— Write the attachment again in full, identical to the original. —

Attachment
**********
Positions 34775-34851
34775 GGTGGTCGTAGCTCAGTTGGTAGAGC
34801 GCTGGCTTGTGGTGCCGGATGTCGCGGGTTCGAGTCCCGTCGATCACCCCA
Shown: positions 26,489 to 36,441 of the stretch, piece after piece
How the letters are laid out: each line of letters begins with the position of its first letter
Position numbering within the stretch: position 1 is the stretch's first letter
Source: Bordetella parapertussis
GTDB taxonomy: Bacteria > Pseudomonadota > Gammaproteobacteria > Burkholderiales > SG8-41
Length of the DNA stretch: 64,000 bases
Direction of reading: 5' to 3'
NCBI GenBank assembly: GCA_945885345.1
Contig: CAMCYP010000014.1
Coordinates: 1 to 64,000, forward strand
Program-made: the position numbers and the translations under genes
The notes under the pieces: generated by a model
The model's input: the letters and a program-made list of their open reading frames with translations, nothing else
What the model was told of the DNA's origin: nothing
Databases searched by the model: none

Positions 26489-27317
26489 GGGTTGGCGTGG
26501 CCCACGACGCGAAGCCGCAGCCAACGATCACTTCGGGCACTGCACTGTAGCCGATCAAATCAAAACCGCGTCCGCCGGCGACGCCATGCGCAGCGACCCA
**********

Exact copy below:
Positions 34775-34851
34775 GGTGGTCGTAGCTCAGTTGGTAGAGC
34801 GCTGGCTTGTGGTGCCGGATGTCGCGGGTTCGAGTCCCGTCGATCACCCCA
Shown: positions 26,489 to 36,441 of the stretch, piece after piece
How the letters are laid out: each line of letters begins with the position of its first letter
Position numbering within the stretch: position 1 is the stretch's first letter
Source: Bordetella parapertussis
GTDB taxonomy: Bacteria > Pseudomonadota > Gammaproteobacteria > Burkholderiales > SG8-41
Length of the DNA stretch: 64,000 bases
Direction of reading: 5' to 3'
NCBI GenBank assembly: GCA_945885345.1
Contig: CAMCYP010000014.1
Coordinates: 1 to 64,000, forward strand
Program-made: the position numbers and the translations under genes
The notes under the pieces: generated by a model
The model's input: the letters and a program-made list of their open reading frames with translations, nothing else
What the model was told of the DNA's origin: nothing
Databases searched by the model: none

Positions 26489-27317
26489 GGGTTGGCGTGG
26501 CCCACGACGCGAAGCCGCAGCCAACGATCACTTCGGGCACTGCACTGTAGCCGATCAAATCAAAACCGCGTCCGCCGGCGACGCCATGCGCAGCGACCCA